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College and Jobs: Is More School the Solution to Unemployment?

Jan 05, 2011

The current economic downturn has led to higher numbers of unemployment than have been seen since the Great Depression. Professional opportunities are as scarce as ever, leaving some to question the wisdom of heavily investing in a college education. With so many people searching for work, will a degree improve your job prospects?

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earning college degree in economic downturn recession

Difficult Times

The latest U.S. recession has created a nightmare scenario for job seekers. Since December 2007, more than eight million positions have been cut from the workforce.

This news may seem particularly bleak for young people given that the economy must add at least 100,000 jobs each month to simply accommodate new workers entering the job market. In a world with 9.8% unemployment and huge numbers of experienced professionals already looking for work in a saturated job market, does it even make sense for young people to invest in a costly education?

According to the College Board, a nonprofit association of educational organizations, yes. Despite the fact that college costs are on the rise and opportunities are scarce, the association's recently released Education Pays 2010 suggests that people with college degrees are less likely to experience unemployment. In fact, since 2007, the jobless rate between high school and college grads has grown from just over two percent to about five percent.

College graduates are not only likely to be more immune to joblessness in the economy, they also earn significantly more than individuals who end their education after high school. In 2008, 4-year college graduates earned an average salary of $55,700 compared to the $33,800 annual earnings of high school grads.

earning college degree in economic downturn recession

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Challenges for New Graduates

While higher employment rates and earning potential would seem to suggest that earning a college degree represents time and money well spent, a closer look at the numbers can reveal some disconcerting figures - particularly for young students.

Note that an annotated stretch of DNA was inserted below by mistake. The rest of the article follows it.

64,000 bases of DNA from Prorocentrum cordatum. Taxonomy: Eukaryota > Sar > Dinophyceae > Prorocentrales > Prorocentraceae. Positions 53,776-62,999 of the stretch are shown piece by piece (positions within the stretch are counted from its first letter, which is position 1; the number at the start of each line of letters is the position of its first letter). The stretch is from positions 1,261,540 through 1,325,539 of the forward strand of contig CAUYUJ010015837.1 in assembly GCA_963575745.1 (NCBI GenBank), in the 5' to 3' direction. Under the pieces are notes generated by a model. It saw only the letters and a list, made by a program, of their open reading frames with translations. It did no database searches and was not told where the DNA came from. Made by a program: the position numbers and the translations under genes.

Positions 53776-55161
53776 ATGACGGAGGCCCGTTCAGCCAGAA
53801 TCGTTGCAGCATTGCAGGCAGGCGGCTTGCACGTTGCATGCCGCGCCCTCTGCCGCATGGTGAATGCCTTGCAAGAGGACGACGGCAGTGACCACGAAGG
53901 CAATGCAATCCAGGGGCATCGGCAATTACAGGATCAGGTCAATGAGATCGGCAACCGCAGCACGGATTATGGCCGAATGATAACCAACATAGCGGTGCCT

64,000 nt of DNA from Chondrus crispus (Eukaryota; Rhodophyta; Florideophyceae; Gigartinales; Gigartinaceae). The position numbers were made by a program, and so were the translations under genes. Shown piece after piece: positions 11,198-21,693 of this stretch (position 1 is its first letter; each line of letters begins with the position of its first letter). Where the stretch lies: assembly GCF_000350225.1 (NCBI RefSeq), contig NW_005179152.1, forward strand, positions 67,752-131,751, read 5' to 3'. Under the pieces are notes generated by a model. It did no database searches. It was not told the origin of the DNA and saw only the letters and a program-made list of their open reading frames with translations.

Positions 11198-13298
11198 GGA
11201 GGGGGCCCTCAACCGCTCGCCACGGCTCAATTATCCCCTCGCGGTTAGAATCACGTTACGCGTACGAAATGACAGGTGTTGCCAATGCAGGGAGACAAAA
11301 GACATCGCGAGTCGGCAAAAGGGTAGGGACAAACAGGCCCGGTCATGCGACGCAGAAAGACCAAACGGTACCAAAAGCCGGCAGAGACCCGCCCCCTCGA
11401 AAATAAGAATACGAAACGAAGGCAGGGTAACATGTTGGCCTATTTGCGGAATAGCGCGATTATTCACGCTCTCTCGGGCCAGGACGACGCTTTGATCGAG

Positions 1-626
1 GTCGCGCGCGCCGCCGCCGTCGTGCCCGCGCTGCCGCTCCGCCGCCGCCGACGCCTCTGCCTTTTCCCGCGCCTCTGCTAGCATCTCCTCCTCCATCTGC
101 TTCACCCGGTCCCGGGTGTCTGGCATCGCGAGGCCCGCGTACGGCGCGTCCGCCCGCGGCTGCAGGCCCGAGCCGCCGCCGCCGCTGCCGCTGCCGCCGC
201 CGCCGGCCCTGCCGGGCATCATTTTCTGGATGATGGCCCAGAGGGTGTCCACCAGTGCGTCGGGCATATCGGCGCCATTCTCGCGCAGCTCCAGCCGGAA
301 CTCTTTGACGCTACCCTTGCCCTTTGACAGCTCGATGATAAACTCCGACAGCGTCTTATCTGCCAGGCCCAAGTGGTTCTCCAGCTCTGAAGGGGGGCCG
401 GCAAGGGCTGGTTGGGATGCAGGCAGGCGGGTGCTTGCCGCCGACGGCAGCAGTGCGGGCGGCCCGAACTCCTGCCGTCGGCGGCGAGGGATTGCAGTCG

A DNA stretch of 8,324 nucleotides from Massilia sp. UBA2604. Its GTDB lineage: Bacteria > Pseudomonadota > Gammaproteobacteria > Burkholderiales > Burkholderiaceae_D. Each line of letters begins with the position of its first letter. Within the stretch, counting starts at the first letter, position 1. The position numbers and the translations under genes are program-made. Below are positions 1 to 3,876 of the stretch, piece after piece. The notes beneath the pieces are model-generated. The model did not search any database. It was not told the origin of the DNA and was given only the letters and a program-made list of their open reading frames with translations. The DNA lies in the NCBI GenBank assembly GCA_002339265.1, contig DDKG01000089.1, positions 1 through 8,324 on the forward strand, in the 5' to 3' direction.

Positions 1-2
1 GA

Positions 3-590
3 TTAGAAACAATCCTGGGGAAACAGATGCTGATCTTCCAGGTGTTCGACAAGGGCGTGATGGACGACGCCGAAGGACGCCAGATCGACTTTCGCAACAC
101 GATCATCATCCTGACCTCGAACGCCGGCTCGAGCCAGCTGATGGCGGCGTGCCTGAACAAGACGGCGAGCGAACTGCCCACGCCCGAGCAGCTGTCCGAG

While the current rate of unemployment for college grads (5.1 percent) may compare favorably to that of high school graduates (10 percent), the distinction is less clear when it comes to college graduates younger than 25 years old. Among these individuals, the unemployment rate has averaged 9.2 percent over the past year. That is not far from the figure for the general population.

A recent editorial in The New York Times pointed out this fact while bringing to light another aspect of what a stagnant economy can mean for recent grads. Individuals who enter their post-college-graduation years jobless or forced into low-level positions may earn less and experience 'lower levels of career attainment' over their lifetimes.

The bottom line? Earning a college degree can set you up for greater success in the job market and help lead to a more lucrative career than can a high school diploma. In today's climate of economic uncertainty, though, the benefits of a college degree can be more limited than in past boom times. New college graduates should be extra attentive in their career planning to ensure they're best prepared to meet the challenges of the current economy.

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